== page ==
Regarding the United States in particular, it will be important to engage on technology transfer initiatives – for example, the US National Technology and Industrial Base (NTIB) integration framework. As the UK government identifies opportunities for design for export programmes, it must also ensure commitment to the associated need to discuss, and potentially, compromise to follow international technical standards and long-term investment in-line with selected partners.  Managed appropriately, collaboration will ensure, rather than limit, the potential for export, with the UK demonstrating its leadership as a Tier-One ‘reference customer’.

 

  1. Where can the UK most effectively develop and deploy its own sovereign defence capabilities, with particular regard to (i) Space Situational Awareness; (ii) PNT (Position, Navigation, Timing) services, in the context of the UK’s exit from the EU’s Galileo and EGNOS programmes; (iii) Intelligence, Surveillance and Reconnaissance; and (iv) Communications

 

The ability to deter and defend in Space is less a question of sovereignty, and more one of assured capability. The UK needs capability and access to capability, but it may not be cost-effective to develop and deploy such entirely on its own. For maximum military effectiveness, with freedom of action implicit, the UK needs to leverage allied capabilities. 

 

Space Situational Awareness (SSA) is a key capability that is required to operate in the Space domain, and it is a fundamental area where international collaboration is essential.  No one country can deploy enough ground and space based sensors to assure a fully comprehensive SSA picture, and therefore working together, as we currently do with international partners, is essential.   

 

Space based Position Navigation and Timing (PNT) capabilities have become essential in the modern world supporting the finance, agricultural, automotive, telecoms and defence sectors, predominantly through the US Global Positioning System (GPS).  The exit of the UK from the Galileo and EGNOS programmes allows the UK to re-assess how it delivers a complementary PNT capability that will enhance and provide resilience to existing PNT services.   At Northrop Grumman we have been delivering software-defined Positioning, Navigation and Timing (PNT) technology for some time, including the payloads for DARPA’s Blackjack program. This technology offers users an agile new PNT signal from Low Earth Orbit (LEO) – an ideal solution to be delivered via OneWeb’s Gen 2.0 satellite bus.[1]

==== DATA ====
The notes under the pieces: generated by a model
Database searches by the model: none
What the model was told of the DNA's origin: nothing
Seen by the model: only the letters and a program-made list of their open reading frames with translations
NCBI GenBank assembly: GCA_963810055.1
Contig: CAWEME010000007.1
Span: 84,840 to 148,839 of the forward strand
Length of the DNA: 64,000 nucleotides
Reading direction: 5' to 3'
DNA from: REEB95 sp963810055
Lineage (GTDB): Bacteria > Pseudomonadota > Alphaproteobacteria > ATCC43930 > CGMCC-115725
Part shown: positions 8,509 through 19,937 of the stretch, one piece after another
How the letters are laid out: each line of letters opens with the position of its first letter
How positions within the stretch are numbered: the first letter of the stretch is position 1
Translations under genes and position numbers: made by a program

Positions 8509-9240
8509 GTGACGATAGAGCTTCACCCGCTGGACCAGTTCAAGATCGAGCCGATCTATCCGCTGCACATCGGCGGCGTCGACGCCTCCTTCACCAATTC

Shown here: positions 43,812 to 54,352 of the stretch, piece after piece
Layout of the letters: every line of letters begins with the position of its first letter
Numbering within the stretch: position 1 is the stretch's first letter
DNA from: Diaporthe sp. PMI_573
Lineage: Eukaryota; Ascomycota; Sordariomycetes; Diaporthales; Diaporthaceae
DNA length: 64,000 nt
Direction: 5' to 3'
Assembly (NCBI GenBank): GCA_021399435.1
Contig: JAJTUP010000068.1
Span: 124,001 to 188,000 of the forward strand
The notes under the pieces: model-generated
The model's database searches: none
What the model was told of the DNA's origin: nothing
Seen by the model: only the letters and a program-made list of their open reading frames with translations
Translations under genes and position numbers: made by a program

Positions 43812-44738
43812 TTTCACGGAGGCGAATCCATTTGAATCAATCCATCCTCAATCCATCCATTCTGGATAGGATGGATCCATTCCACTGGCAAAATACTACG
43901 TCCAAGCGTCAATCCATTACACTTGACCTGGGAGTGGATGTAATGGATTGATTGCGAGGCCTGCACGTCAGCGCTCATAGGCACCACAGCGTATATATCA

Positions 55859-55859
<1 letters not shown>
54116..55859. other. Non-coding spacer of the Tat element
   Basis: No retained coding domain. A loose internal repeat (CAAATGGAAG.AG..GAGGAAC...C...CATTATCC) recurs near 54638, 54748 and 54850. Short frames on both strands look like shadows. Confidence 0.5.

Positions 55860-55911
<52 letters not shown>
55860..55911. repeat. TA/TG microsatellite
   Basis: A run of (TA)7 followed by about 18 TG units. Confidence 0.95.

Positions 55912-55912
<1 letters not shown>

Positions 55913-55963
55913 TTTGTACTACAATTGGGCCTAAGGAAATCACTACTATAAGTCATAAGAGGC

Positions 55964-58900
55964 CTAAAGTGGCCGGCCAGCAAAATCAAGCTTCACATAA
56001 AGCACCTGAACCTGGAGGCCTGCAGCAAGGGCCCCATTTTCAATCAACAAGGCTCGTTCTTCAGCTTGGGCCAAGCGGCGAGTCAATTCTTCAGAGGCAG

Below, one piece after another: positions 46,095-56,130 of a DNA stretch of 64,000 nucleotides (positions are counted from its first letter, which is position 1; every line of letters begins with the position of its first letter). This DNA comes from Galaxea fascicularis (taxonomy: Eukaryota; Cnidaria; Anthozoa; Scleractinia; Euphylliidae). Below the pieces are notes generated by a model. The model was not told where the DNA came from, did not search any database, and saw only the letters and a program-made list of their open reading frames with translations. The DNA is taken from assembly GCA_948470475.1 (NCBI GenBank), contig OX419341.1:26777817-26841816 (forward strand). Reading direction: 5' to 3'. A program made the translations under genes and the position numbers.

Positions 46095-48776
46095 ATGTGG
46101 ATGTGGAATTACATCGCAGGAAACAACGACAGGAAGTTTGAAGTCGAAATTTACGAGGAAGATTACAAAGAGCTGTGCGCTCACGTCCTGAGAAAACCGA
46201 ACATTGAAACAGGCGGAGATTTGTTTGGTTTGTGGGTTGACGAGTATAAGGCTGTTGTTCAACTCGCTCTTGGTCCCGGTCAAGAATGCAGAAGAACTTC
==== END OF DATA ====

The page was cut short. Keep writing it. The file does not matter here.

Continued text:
ISR capabilities looking down on earth from space can provide a huge amount of information, from optical sensors highlighting changes in troop deployments or naval vessel movements; infra-red sensors detecting missile launches or explosions; and radio frequency sensors monitoring movement of aircraft, ships and military formations.  Northrop Grumman is a world-leader in space based ISR providing a range of sensor payloads and spacecraft to support civil, commercial, military and intelligence capabilities.

 

Secure, reliable communications are foundational to UK security and are critical across the defence enterprise. The UK requires secure satellite communications for deployed forces and other government resources, and they also serve a strategic role supporting our deterrent capabilities.  Increasingly satellite communications need to be protected and made resistant to attack, in order to provide an additional level of protection against adversaries.  Northrop Grumman provides a wide range of secure satellite communication capabilities to our customers, and we are currently contracted by the US Government to develop the next generation of jam resistant protected communications.